Efficiency Explained: Shop Smart

23 Mar

Shopping for a new home system can be confusing. Energy efficiency is key- we all want to keep our costs down, and the environment clean.

When you’re shopping for any home appliances or systems, be sure to look for the Energy Star label. All Energy Star products are independently certified to save energy without sacrificing features or functionality.

Read on to explore some other energy ratings you’ll encounter as you explore your options.  And remember, when in doubt, contact our experts here at Paquette. We’re here to help ensure that you’re getting the most out of your heating and hot water systems.

Heating Your Home: What the Ratings Mean

A central furnace or boiler’s efficiency is measured by annual fuel utilization efficiency (AFUE). The Federal Trade Commission requires new furnaces or boilers to display their AFUE so consumers can compare heating efficiencies of various models. AFUE is a measure of how efficient the appliance is in converting the energy in its fuel to heat over the course of a typical year.

Specifically, AFUE is the ratio of annual heat output of the furnace or boiler compared to the total annual fossil fuel energy consumed by a furnace or boiler. An AFUE of 90% means that 90% of the energy in the fuel becomes heat for the home and the other 10% escapes up the chimney and elsewhere. AFUE doesn’t include the heat losses of the duct system or piping, which can be as much as 35% of the energy for output of the furnace when ducts are located in the attic, garage, or other partially conditioned or unconditioned space.

Our IBC Premium Condensed Boilers and Combi Boilers are up to 95% AFUE.

What’s the EF?

Exploring the Energy Factor

Use the energy factor to determine the energy efficiency of a storagetankless or demand-type water heater, or heat pump water heater.

The energy factor (EF) indicates a water heater’s overall energy efficiency based on the amount of hot water produced per unit of fuel consumed over a typical day. This includes the following:

  • Recovery efficiency – how efficiently the heat from the energy source is transferred to the water
  • Standby losses – the percentage of heat loss per hour from the stored water compared to the heat content of the water (water heaters with storage tanks)
  • Cycling losses – the loss of heat as the water circulates through a water heater tank, and/or inlet and outlet pipes.

The higher the energy factor, the more efficient the water heater. However, higher energy factor values don’t always mean lower annual operating costs, especially when you compare fuel sources.

Product literature from a manufacturer usually provides a water heater model’s energy factor. Don’t choose a water heater model based solely on its energy factor. When selecting a water heater, it’s also important to consider size and first hour rating, fuel type, and overall cost.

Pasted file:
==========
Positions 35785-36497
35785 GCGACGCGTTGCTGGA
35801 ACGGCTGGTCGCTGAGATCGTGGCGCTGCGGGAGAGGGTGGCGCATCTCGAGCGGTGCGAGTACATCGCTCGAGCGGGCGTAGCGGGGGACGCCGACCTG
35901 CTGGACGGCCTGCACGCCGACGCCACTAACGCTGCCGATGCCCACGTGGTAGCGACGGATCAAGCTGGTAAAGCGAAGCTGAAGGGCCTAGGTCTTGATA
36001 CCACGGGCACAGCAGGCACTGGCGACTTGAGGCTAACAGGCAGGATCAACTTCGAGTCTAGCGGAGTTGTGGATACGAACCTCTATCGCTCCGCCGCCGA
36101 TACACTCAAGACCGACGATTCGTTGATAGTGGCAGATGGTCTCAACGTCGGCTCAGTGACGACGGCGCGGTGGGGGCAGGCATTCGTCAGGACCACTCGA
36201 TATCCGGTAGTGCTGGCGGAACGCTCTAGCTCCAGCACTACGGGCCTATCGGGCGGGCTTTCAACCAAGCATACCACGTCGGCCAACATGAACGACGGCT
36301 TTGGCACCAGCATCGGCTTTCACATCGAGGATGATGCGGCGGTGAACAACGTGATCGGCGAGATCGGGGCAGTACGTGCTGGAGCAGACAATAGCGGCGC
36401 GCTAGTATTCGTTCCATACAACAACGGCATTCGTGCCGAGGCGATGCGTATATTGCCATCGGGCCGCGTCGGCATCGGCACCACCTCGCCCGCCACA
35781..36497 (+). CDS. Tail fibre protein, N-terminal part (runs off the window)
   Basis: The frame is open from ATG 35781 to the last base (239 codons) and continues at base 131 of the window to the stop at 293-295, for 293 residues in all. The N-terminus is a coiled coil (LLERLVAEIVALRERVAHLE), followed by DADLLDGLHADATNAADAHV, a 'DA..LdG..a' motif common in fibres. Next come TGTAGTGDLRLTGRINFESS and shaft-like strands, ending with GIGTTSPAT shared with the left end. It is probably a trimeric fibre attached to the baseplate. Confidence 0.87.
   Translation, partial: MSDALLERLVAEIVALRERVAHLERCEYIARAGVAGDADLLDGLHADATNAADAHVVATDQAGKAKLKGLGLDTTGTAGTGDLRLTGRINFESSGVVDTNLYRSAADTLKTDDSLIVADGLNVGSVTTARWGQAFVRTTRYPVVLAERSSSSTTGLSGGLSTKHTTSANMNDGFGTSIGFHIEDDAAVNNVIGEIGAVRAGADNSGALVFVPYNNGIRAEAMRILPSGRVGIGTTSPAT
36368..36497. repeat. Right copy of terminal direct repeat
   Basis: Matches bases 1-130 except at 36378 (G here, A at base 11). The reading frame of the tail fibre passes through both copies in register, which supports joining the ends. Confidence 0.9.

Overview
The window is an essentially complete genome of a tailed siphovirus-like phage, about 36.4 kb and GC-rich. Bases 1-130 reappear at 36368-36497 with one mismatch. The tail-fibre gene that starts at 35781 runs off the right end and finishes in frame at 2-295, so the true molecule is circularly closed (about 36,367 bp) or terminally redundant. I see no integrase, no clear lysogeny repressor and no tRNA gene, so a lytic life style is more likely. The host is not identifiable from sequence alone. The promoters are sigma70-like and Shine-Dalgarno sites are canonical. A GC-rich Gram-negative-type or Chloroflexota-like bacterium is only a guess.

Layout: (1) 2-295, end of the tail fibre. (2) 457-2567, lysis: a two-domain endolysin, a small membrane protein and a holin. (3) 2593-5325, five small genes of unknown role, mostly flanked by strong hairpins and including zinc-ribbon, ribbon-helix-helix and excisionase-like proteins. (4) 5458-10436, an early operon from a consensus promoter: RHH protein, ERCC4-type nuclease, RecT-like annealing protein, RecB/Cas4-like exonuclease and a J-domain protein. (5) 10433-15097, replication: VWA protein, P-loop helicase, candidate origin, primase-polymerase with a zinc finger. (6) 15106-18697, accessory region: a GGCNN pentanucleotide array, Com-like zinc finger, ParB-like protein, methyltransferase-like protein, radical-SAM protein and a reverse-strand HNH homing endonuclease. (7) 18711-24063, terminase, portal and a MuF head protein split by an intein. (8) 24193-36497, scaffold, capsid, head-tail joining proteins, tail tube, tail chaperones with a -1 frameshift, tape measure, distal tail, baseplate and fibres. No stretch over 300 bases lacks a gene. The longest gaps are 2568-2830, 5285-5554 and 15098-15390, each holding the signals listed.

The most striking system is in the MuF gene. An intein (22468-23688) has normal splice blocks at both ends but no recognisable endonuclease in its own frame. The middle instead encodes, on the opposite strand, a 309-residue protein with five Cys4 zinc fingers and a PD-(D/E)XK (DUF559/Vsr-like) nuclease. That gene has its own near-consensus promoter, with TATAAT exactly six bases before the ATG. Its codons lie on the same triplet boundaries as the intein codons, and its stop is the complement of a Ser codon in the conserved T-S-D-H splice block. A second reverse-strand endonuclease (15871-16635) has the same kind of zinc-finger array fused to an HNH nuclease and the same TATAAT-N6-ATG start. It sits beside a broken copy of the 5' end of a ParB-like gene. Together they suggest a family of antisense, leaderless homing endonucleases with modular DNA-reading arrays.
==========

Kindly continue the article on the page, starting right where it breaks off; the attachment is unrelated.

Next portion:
Simple Tips

Here are some simple tips to make your home more efficient beyond installing a new, more efficient heating or hot water system.

Hot Water Waste

You can lower your water heating costs by using and wasting less hot water in your home. Water heating is the second largest energy expense in your home. It typically accounts for about 18% of your utility bill after heating and cooling. To conserve hot water, you can fix leaks, install low-flow fixtures, and purchase an energy-efficient dishwasher and clothes washer.

Faucets and appliances can use a lot of hot water, which costs you money. Look for ways to heat your water more efficiently and use less.

Staying Warm

  • Set your programmable thermostat as low as is comfortable in the winter and lower the setpoint when you’re sleeping or away from home.
  • Clean or replace filters on furnaces once a month or as recommended.
  • Clean warm-air registers, baseboard heaters, and radiators as needed; make sure they’re not blocked by furniture, carpeting, or drapes.
  • Eliminate trapped air from hot-water radiators once or twice a season; if unsure about how to perform this task, contact a professional.
  • Place heat-resistant radiator reflectors between exterior walls and the radiators.
  • Turn off kitchen, bath, and other exhaust fans within 20 minutes after you are done cooking or bathing; when replacing exhaust fans, consider installing high-efficiency, low-noise models.
  • During winter, keep the draperies and shades on your south-facing windows open during the day to allow the sunlight to enter your home and closed at night to reduce the chill you may feel from cold windows.



Nicholas Paquette
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